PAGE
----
Additionally in this chapter, note the references to birthing which can be found on several occasions: “coming down to our mighty mother… her midwife’s bag… One of her sisterhood lugged me squealing into life. Creation from nothing”. There is no denying that Cooper’s arrival in Rancho Rosa is both a transformation and a sort of rebirth, also linked to Egypt with the visual reference to Osiris and the fact that Jade drives a “Sahara” car.
THE WANDERINGS OF ULYSSES
After having focused on Stephen Dedalus during its first three chapters, Ulysses then moves on to his father figure, Leopold Bloom, the “hero” of the book. Similarly, part 4 is the first segment of the season completely dedicated to the wanderings of Dougie Cooper, the new version of our protean FBI agent.
In both works, the narrative does not necessarily progress in a linear temporal fashion, but in a spatial one, in which sequences are juxtaposed next to each other. The story is always on the move and evolves according to the principle of the synchronised narration, of the “meanwhile” narration – telling two or more stories that take place at the same time (events in Las Vegas, Twin Peaks, Buckhorn, sometimes simultaneously).
While Bloom sells advertising space for a living, Dougie works for an insurance company. Bloom’s house is in the northwest quadrant of Dublin, and Cooper’s spiritual home is of course Twin Peaks, in the northwest of the USA. And just like Leopold is “the people’s prince”, Cooper is Laura’s knight. While Bloom is truly Odysseus’ reincarnation, so is Cooper. The question of reincarnation actually plays a central role in chapter 4, when Bloom explains the meaning of the word “metempsychosis”, the “return” of the soul, to his wife Molly, his Penelope: “Metempsychosis, he said, frowning. It’s Greek: from the Greek. That means the transmigration of souls… Reincarnation: that’s the word. Some people believe, he said, that we go on living in another body after death, that we lived before. They call it reincarnation. That we all lived before on earth thousands of years ago or some other planet. They say we have forgotten it. Some say they remember their past lives… Metempsychosis, he said, is what the ancient Greeks called it. They used to believe you could be changed into an animal or a tree, for instance. What they called nymphs, for example”.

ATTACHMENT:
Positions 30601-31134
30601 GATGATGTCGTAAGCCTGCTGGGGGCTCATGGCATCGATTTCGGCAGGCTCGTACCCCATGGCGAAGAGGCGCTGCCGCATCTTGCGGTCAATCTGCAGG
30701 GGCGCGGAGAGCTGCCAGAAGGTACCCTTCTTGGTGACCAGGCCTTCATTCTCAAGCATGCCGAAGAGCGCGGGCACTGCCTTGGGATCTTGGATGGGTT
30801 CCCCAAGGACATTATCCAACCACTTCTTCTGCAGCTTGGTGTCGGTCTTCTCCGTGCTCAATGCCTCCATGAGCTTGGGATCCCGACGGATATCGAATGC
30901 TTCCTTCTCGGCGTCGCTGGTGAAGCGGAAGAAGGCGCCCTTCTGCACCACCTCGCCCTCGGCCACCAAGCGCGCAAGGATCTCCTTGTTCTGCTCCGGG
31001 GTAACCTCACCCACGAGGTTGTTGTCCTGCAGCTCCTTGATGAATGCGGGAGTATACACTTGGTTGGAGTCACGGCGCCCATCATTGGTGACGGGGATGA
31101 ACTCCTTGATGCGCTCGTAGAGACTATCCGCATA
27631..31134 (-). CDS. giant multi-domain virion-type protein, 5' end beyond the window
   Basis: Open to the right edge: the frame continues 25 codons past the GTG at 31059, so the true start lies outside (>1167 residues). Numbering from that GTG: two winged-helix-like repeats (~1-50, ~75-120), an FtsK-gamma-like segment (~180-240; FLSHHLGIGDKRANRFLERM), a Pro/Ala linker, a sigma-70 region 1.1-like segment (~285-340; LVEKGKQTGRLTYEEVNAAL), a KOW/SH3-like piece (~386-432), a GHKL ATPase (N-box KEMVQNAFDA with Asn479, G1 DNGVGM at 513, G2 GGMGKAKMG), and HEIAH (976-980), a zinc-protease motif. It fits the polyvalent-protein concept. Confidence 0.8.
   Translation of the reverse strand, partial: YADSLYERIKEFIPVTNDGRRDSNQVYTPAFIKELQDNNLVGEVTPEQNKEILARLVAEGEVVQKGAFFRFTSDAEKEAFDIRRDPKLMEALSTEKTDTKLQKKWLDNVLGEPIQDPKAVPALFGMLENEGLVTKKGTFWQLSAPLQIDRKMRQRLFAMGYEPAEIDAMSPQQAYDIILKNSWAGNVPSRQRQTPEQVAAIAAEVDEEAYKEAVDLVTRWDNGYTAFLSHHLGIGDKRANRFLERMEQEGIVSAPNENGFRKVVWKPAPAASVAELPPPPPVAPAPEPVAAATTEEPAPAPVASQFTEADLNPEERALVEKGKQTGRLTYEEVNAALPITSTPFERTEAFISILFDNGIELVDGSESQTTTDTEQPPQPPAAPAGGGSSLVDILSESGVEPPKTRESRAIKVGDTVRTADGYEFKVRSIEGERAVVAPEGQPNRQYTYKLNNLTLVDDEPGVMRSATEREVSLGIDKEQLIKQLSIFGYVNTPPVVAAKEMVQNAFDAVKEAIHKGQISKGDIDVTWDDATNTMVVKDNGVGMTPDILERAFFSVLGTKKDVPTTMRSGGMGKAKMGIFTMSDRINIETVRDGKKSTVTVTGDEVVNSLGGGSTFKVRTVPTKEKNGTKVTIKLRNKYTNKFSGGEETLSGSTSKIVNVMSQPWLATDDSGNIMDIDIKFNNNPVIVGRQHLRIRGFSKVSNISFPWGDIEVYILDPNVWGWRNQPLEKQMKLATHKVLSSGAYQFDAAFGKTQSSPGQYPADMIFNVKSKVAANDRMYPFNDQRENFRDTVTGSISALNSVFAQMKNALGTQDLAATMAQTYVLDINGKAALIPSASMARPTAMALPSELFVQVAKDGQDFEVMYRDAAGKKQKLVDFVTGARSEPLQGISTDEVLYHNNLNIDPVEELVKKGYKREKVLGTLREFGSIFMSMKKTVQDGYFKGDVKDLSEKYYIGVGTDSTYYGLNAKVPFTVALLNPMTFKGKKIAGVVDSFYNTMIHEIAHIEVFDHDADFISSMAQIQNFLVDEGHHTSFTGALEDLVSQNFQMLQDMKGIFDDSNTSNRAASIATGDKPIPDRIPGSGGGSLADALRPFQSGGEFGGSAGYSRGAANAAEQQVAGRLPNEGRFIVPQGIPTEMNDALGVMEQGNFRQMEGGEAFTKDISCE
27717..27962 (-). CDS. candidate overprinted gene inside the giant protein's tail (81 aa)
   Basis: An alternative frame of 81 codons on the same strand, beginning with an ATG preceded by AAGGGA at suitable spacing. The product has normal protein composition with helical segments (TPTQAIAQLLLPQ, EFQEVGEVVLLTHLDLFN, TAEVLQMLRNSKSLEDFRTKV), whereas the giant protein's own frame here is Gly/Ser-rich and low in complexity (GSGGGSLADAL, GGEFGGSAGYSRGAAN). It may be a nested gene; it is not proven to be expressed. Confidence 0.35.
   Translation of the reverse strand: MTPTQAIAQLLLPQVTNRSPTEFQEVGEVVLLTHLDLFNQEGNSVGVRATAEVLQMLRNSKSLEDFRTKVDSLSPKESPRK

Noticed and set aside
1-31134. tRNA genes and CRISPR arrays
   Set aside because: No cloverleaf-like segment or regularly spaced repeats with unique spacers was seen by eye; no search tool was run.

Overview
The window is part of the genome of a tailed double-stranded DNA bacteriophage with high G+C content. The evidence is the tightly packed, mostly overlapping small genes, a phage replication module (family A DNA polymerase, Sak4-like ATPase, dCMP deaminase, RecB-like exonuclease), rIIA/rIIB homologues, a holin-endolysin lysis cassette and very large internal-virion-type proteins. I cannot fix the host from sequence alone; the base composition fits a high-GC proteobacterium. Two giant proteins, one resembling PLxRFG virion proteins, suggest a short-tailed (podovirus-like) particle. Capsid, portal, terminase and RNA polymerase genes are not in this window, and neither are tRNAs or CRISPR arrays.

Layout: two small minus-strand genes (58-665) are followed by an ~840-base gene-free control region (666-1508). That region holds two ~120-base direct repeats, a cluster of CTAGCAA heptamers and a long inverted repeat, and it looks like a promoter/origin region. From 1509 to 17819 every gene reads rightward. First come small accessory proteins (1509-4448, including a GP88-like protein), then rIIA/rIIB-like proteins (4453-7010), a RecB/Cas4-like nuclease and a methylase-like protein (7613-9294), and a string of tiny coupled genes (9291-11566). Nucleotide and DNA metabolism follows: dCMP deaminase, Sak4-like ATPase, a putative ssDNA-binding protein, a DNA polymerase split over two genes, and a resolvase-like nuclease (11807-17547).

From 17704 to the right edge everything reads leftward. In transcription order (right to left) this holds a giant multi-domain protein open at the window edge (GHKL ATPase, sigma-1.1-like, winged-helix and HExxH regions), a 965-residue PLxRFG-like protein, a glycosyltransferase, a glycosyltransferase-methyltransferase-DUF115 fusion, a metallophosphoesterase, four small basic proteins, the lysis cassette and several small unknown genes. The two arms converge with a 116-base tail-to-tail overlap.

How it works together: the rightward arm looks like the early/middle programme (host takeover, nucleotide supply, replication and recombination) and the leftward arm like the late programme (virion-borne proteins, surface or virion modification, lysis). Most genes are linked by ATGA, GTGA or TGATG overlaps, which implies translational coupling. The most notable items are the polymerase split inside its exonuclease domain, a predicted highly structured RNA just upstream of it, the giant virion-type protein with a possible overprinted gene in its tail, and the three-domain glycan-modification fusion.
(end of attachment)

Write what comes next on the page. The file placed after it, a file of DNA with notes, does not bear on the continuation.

Cooper’s 25 years-long sojourn in the Lodges was akin to death, and now he is reincarnated as Dougie, a new avatar. Like Bloom, he is not conscious at the beginning of the season that he is the reincarnation of a hero (an FBI agent of ulyssean proportions). Little by little, though, he will start remembering snippets of his past life.